Thursday, December 15, 2011

Beware of the looming Gifting Anxiety

This post ran last year and resonated with many. I think we could all use a little reminder...

I’m no fan of staying up late on Christmas Eve to wrap gifts only to have my daughters wake me up pre-dawn. I really appreciate sleep. I’m nearly finished, just a few more to wrap.

One would think completion of such a large task as wrapping would usher in a feeling of relief or satisfaction.

It never does.

After everything is neatly wrapped with personal tags dangling, I step back and look at the whole of my year-round efforts of thoughtfully hunting treasure for my family and friends. Instead of thinking,” Wow! It’s beautiful!” I think, “Wow! It’s such a small pile.” How crazy is that? I need to remind myself we've a home with a holiday tree we chopped down ourselves in the forest and a real fireplace. We have heat and food in the pantry. Warm beds. Coats. Each other.

We’re trained to think that our children will feel completely dejected if there's still standing room in our living room on Christmas morning. We believe our home should look something like the home of Herr and Frau Silberhaus in the Nutcracker mixed with an FAO Schwarz two-story display that assaults the senses.

It really gets under my skin. I fall for the illusion every year. I begin to feel like I’m a bad mommy because I didn’t scout out enough gifts. I didn’t give enough. Enough of what? I'm not even certain.

This tempts me to race out at the last minute and fill that void with more gifts.

Attention, shopping never feels psychological voids. Nope. Na-uh. No way.

The reality? I really don’t have enough time to think about what else could be truly meaningful. I’ve spent the entire year searching and thrown a lot of thought into the gifts that sit before me. To think I’m going to find the great and profound missing pieces in the last hour is a bit foolish.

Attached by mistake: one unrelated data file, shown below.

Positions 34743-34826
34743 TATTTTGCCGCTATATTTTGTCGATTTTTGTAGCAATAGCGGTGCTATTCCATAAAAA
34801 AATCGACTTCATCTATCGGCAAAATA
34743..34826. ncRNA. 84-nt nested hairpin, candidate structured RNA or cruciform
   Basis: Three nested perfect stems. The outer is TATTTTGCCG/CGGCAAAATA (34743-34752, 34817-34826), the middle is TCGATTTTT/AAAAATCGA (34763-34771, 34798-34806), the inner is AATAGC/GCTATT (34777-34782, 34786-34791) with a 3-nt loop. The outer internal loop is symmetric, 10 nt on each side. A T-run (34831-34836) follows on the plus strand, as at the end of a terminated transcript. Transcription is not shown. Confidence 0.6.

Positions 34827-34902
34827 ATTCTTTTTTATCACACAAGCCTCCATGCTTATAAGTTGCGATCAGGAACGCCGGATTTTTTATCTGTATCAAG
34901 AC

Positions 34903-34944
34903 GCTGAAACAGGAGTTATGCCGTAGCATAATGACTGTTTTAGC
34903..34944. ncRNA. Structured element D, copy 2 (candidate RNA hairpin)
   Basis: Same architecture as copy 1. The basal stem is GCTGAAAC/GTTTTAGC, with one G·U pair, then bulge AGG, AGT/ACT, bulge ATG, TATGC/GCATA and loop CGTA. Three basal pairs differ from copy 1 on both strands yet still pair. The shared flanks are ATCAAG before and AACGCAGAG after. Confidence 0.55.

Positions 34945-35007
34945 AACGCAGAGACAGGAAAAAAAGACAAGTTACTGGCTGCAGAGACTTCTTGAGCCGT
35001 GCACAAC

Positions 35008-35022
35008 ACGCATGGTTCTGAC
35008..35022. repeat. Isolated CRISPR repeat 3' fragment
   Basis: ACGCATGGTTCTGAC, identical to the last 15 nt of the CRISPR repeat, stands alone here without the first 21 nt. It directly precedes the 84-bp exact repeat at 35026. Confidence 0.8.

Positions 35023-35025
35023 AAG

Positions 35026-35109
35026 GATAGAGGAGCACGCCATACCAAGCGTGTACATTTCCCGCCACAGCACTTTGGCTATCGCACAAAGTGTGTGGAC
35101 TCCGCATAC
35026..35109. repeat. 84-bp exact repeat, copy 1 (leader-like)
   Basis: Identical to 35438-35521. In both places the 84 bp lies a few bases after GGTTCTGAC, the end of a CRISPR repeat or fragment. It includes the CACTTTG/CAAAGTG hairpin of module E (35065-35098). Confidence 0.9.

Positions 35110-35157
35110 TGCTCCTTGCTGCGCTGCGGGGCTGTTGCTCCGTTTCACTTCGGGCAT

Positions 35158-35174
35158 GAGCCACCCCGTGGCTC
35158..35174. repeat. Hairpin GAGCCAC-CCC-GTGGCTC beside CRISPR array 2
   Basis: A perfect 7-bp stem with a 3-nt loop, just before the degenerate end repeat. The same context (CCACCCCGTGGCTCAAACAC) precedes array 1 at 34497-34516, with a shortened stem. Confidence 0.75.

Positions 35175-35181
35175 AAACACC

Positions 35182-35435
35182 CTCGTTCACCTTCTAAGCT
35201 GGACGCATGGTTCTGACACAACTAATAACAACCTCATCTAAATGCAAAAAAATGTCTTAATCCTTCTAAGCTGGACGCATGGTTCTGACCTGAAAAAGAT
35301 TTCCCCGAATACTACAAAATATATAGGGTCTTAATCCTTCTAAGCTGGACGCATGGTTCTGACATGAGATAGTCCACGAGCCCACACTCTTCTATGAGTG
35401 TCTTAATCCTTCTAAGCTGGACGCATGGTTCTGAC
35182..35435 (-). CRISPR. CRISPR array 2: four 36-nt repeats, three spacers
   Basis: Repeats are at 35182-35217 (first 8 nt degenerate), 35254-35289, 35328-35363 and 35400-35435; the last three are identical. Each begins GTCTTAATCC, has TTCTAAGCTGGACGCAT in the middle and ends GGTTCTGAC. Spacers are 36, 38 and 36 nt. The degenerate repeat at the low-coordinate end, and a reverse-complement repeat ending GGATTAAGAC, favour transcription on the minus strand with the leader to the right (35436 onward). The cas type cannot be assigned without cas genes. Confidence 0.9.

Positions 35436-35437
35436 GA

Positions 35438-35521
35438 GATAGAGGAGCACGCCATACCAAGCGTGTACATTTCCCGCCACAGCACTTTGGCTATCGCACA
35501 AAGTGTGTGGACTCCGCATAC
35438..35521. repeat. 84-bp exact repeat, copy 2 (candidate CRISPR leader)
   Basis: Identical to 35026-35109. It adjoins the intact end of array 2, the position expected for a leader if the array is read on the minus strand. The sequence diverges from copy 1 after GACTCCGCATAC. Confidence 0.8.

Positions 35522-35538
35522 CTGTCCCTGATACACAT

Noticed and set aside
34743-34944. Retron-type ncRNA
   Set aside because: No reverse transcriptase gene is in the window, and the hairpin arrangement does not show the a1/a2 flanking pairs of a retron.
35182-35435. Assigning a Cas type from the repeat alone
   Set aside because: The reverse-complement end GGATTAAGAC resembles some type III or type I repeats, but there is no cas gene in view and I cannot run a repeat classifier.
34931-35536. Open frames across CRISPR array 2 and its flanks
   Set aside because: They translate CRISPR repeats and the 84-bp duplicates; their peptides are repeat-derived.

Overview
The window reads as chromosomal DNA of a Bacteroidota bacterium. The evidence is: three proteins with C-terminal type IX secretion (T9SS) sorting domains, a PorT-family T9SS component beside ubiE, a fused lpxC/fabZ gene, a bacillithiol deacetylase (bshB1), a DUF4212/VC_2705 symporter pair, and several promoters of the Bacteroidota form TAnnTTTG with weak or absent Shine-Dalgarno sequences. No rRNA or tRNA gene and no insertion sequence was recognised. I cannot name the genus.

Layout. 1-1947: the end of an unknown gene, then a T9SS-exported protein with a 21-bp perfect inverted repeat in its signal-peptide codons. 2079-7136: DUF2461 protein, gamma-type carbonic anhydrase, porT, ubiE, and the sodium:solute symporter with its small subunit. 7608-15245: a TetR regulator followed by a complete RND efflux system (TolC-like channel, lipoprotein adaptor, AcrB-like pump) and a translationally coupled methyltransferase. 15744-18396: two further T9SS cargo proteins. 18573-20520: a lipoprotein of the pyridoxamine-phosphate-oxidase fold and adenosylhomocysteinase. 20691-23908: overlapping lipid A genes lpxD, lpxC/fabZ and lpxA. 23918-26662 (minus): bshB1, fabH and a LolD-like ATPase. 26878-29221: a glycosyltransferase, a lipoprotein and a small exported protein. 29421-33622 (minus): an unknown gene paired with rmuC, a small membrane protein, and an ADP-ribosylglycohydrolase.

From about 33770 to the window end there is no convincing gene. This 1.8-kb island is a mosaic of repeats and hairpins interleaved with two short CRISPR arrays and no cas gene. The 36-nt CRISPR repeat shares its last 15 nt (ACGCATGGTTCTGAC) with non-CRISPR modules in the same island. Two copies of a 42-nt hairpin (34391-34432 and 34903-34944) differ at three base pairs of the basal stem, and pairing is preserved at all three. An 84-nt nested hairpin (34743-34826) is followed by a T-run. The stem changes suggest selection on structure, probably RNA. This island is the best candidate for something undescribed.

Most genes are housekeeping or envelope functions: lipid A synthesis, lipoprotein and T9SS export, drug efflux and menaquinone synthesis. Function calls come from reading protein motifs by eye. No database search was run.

If I did race out to buy more, it’ll likely be gift filler, meaningless stuff thrown in to aid in the illusion that quantity trumps thoughtfulness. A cheap acrylic sweater isn't going to tip the scales.

Why this feeling always overtakes me every year is a real stumper. It is far out of line from my standard shopping mentality.

Perhaps I need some sort of therapy. Or perhaps, we’ve been conditioned to think we will never give enough presents to our children. The latter is a horrible thought. It would be cruel if I had succumbed to this as a deliberate marketing tactic. The only thing we can give more of to our children is love.

I need a distraction. I think hot cocoa with whipped cream and sprinkles, a fire in the hearth and a family game of dominoes under the tree might do the trick.

I think that’d make more sense than racing out now to buy stuff that’s going to be massively discounted in a few days. Besides, I'm not even certain I want the items when they're 80% off so why would I pay full price?

I KNOW others deal with this psychological issue every year too. How do you manage?


NMPatricia said...

I definitely will be looking for other comments. You don't know how much I appreciate reading this admission of someone else. I fall to the whole excess at Christmas time all the way around. Too much money spent, too much food eaten, too much of everything. And yet it never feels enough. My kids are older and no longer really want to exchange gifts. So I am left feeling really like I am an inadequate mother - even knowing the agreement! The commercialism and the blatant appealing by businesses to buy hits a peak at this time. And no matter how rational I get, there is still an emotional pull. Sigh. I wish I were immune.

The Queen of Fifty Cents said...

We have a saying at our house: "If there were no gifts, there would be no garage sales." I love asking people at sales if something was a gift; almost always they admit it was. My solution is to stick as much as possible to gifts that can be consumed (I'm a very good baker!). Experiences are good too - a play, a meal, a visit to someplace special.

Alex M said...

It's hard for us because we don't have kids but have lots of nieces and nephews. Growing up, our aunts and uncles never gave us presents -- but that seems to be the norm now. Each kid gets so many gifts that it seems numbing. We have less to spend than the other aunts and uncles (and we don't have kids getting gifts in return). Our gifts go largely unrecognized in the pile of bigger and better offerings.